With colon cancer, in particular, even if it is detected already at the cancerous stage, but that the tumour is very localised, can be completely removed.
Concerning the prostate, it's not so easy. Nevertheless, we have a relatively robust blood indicator for prostate cancer: PSA. If a man, from the age of 45, 50, is monitored by measuring his PSA, this can allow, in the vast majority of cases, to detect the onset of cancer. And because this cancer is usually relatively slow-growing, the chance of finding the window of effective treatment is greater than with faster-growing cancers.
Today, cancer is not a death sentence.
Can we prevent cancer by assessing our risk of getting cancer?
In people with a family history of cancer, in particular, one way to try to prevent the disease is to have their individual risk assessed. This is another tool to optimise surveillance strategies.
If we know that a person has a hereditary alteration in certain genes that increases the likelihood of that person developing a certain type of cancer – for example, in the case of breast cancer, mutations in the BRAC1 and BRAC2 genes –, this justifies earlier surveillance and even, in some cases, removal of the organ before cancer occurs.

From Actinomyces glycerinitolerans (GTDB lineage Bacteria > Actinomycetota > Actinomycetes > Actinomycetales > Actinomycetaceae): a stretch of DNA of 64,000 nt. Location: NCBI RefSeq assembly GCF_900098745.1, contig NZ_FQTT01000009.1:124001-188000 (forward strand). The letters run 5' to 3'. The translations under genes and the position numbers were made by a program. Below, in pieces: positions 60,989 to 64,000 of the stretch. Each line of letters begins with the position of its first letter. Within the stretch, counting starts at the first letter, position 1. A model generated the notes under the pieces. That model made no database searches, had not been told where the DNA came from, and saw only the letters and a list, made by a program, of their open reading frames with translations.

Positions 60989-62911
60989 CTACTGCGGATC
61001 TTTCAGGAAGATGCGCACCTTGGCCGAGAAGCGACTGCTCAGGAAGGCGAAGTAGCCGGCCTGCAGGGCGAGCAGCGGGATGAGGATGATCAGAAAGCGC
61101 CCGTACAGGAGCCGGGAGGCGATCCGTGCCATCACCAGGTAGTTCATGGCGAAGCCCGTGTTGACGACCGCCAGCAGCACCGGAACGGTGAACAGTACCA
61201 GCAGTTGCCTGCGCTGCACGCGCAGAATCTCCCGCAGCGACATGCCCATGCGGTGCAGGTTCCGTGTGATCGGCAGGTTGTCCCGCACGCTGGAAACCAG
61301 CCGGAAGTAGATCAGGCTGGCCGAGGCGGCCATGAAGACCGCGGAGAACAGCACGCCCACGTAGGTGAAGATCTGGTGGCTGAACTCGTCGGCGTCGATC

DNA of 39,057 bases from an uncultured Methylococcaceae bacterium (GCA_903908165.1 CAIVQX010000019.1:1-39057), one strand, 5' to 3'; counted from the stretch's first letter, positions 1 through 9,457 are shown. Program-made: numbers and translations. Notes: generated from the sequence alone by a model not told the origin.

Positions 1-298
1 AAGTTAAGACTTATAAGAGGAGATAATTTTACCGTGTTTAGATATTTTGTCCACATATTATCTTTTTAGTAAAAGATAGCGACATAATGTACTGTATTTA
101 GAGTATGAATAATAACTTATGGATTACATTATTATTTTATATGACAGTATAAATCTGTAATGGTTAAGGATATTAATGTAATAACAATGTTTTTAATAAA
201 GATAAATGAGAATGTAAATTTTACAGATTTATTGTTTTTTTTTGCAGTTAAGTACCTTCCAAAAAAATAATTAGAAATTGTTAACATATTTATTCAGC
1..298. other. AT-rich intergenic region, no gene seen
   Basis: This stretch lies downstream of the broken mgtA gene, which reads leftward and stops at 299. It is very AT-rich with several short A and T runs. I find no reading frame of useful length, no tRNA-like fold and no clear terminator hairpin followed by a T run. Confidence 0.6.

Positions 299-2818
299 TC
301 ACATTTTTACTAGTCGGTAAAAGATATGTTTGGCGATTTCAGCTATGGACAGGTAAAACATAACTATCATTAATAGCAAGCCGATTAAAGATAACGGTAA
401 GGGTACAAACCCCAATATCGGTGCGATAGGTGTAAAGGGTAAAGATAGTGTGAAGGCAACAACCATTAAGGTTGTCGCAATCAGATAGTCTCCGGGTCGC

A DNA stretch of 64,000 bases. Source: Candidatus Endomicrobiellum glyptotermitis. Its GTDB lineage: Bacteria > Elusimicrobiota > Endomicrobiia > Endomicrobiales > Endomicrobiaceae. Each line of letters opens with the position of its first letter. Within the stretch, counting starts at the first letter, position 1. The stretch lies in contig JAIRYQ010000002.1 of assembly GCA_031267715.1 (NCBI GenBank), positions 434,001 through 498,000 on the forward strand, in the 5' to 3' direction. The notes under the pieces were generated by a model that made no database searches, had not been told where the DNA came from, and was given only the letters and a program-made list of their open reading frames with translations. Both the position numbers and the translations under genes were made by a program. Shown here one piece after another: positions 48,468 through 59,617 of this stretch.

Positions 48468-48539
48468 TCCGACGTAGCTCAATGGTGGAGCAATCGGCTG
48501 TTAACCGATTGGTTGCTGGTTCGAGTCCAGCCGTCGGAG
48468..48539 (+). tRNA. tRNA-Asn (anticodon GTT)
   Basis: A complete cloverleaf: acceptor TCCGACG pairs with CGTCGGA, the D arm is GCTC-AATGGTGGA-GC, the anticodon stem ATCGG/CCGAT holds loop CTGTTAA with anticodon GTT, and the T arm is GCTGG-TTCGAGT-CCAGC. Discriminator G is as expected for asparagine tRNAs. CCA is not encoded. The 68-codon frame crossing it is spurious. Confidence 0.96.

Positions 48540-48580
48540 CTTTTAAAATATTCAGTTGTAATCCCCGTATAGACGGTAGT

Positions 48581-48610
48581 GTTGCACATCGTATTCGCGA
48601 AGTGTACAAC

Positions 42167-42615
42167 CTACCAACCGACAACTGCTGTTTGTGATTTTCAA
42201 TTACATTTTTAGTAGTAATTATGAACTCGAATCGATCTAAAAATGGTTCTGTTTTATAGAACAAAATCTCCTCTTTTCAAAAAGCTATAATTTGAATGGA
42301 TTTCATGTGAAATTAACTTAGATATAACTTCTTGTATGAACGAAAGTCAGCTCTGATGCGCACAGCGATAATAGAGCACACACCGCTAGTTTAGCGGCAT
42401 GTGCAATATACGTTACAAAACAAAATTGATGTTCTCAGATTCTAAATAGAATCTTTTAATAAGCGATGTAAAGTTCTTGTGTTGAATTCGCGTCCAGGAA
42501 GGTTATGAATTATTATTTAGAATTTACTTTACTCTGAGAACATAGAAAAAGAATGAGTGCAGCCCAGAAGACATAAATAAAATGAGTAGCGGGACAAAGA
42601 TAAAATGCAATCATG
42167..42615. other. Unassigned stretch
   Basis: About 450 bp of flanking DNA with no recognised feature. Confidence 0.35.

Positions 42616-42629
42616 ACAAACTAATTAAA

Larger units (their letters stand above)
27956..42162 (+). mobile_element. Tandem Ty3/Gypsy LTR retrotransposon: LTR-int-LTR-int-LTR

[At the Champalimaud Foundation, there is an oncological risk assessment and management programme, the Oncorrisk programme – see here for more details: https://fchampalimaud.org/pt-pt/clinical_programs/programa-de-oncorrisco]
Do you think that people in Portugal realise the importance of doing cancer prevention?
In Portugal, the population knows and is aware that prevention is necessary. I think that, in this respect, the Portuguese population has shown a great degree of maturity and that the screening programmes that have been carried out have met with quite high levels of public adherence.
The Portuguese population has, I would say, a strongly positive attitude towards cancer prevention.
Interview by Ana Gerschenfeld, Health & Science Writer of the Champalimaud Foundation.